How to effectively treat both bipolar and addiction

If you haven’t done so already, seeking immediate medical treatment for bipolar disorder is the first step to treating bipolar and addiction. Your doctor can prescribe you advanced medications that work on stabilising your mood. It’s also best to attend counselling to discuss the mental and emotional effects bipolar can have. If you’re struggling with addiction alongside bipolar, it’s highly recommended you attend private rehab. Private rehab is specially designed for people who wish to recover from various forms of addiction. Since bipolar and addiction is a dual diagnosis, clients will require a highly personalised treatment plan that will address both disorders for optimum recovery.

How Primrose Lodge can help diagnosed bipolar and addiction

At Primrose Lodge, we are dedicated to treating addiction. Our psychologists have experience treating co-occurring disorders, so prior to admission, you will be assessed by our medical experts, who will then create a highly personalised treatment plan tailored to treat both bipolar and addiction.
If you are addicted to a substance, we will help you relieve traces of addictive substances from your body via a specialised detox. You will then be requested to attend various psychotherapy treatments bespoke to your needs.

One of the best therapy treatments for bipolar is Cognitive Behavioural Therapy. This will enable you to process unhealthy thought patterns and find alternative ways to address them. Furthermore, clients can benefit from one-on-one counselling to discuss their struggles with both addiction and bipolar with a professional who will teach them useful coping mechanisms to avoid future relapse. In addition, we recognise that addiction treatment should also comprise your physical, mental, and emotional well-being, so you’ll gain specialised holistic care via the following:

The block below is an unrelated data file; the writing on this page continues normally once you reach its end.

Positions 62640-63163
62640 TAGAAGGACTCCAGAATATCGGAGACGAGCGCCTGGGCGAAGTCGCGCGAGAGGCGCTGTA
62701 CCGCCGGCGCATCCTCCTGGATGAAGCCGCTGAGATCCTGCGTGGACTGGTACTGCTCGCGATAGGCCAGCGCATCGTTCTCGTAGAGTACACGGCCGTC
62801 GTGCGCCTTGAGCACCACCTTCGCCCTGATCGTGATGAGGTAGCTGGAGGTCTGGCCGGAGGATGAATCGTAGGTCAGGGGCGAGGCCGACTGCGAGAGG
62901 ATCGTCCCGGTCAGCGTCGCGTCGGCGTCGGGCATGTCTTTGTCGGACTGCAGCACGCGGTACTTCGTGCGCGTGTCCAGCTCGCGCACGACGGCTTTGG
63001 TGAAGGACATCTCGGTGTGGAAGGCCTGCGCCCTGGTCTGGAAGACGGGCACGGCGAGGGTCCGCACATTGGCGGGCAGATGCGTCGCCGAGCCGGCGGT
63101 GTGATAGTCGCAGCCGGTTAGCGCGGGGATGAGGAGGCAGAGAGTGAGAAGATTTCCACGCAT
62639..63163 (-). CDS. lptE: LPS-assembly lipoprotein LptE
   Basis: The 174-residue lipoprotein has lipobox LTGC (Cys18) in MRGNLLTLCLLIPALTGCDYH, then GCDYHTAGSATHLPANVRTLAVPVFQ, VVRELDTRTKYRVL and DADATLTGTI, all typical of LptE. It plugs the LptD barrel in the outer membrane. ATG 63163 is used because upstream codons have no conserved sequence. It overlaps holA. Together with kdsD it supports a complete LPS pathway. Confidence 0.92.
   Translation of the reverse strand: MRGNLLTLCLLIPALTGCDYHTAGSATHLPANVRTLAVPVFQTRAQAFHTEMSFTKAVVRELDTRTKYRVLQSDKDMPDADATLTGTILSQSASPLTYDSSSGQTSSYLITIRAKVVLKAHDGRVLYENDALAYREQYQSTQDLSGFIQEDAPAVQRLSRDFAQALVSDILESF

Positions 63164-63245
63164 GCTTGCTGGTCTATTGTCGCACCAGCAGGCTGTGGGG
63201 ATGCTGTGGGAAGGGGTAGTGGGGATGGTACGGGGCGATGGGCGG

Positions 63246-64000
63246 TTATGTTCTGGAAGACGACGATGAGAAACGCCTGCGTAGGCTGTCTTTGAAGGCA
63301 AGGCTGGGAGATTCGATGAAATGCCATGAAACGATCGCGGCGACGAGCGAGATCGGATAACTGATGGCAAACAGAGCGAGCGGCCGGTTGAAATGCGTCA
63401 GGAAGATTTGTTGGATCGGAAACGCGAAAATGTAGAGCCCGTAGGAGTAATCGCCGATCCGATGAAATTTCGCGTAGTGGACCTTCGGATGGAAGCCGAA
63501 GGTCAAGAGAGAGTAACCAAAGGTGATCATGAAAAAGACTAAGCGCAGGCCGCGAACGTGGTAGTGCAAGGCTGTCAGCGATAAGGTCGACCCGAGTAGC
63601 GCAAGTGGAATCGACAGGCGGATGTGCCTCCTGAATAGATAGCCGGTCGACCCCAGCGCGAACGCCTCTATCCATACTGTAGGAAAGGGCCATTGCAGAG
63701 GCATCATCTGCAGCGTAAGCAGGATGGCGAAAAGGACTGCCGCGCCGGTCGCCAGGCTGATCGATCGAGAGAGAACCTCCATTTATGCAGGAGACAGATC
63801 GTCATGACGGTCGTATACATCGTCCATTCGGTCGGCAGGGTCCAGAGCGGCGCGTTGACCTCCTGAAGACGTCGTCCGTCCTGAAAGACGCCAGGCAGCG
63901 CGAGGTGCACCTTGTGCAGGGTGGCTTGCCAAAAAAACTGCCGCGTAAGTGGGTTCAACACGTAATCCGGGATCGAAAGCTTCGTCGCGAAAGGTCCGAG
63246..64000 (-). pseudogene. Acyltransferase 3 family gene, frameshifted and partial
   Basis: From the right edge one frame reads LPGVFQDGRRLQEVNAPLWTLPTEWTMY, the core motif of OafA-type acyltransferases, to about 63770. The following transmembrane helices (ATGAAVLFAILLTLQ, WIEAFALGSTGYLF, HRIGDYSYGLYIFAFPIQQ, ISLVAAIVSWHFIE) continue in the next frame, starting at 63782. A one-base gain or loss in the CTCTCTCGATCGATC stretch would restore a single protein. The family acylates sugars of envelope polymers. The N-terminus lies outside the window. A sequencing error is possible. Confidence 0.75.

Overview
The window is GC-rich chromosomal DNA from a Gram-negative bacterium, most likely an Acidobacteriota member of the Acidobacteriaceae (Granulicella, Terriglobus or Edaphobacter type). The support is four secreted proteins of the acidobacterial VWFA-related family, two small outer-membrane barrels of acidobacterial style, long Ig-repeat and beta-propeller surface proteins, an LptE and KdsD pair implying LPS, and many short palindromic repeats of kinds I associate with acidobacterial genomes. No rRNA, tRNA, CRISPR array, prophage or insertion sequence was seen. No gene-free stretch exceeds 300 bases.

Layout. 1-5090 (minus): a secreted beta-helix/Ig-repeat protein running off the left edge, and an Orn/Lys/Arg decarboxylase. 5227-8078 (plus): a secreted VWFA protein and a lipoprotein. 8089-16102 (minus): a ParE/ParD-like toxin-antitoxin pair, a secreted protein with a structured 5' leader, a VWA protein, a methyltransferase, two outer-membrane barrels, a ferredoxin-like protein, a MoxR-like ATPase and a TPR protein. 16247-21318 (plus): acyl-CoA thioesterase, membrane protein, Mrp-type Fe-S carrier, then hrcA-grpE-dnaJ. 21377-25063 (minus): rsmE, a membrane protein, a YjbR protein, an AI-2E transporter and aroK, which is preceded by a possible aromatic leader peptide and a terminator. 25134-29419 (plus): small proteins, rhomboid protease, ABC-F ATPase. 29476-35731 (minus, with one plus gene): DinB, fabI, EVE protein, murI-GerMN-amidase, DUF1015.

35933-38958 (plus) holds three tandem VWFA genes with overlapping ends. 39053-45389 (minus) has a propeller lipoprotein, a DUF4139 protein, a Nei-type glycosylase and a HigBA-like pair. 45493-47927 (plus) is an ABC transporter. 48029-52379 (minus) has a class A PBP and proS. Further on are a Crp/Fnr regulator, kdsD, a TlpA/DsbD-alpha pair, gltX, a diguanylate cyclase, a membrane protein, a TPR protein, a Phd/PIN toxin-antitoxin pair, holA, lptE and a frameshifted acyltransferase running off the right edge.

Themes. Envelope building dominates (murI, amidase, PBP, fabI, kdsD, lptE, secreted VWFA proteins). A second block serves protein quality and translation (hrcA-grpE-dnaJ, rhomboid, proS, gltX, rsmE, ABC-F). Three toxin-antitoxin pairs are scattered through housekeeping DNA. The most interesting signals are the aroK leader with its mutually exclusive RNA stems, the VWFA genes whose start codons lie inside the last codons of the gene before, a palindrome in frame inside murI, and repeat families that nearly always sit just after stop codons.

Let’s get you the help you need

We are confident we can help you kick substance addiction for good. At Primrose Lodge, you will be welcomed to stay in a comfortable and safe environment where you can get the support and attention you need to combat addiction and manage bipolar. The sooner we treat both, the greater the chance of long-term recovery, so don’t postpone treatment anymore. Reach out to us today, and one of our supportive advisors will steer you towards recovery.

Frequently asked questions

Can you become addicted to bipolar medication?
Some of the most commonly prescribed medications for bipolar disorder include mood stabilisers, antipsychotics and antidepressants. Many of these medications have the potential to be addictive so it is important to discuss the risk with your doctor. You should only take bipolar medication as prescribed and talk to your doctor about any signs of addiction that you notice. You should also be aware that abruptly stopping any of these medications can lead to severe withdrawal symptoms so if you are experiencing adverse effects, make sure you seek help before you stop taking them.
What are the signs of co-occurring bipolar disorder and addiction?
There are a number of signs to look out for which could suggest you have co-occurring bipolar disorder and addiction. These include:

  • Increased use of drugs or alcohol to cope with symptoms of bipolar disorder
  • Needing to take increasingly large amounts of drugs or alcohol to feel the desired soothing effects
  • Experiencing withdrawal symptoms when you stop using drugs or alcohol to self-medicate for bipolar disorder
  • Experiencing exacerbated bipolar symptoms after using drugs or alcohol
  • Continuing to use drugs and alcohol despite these exacerbated symptoms or other negative consequences in your life
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Calls and contact requests are answered by admissions at

UK Addiction Treatment Group.

We look forward to helping you take your first step.

0203 553 9263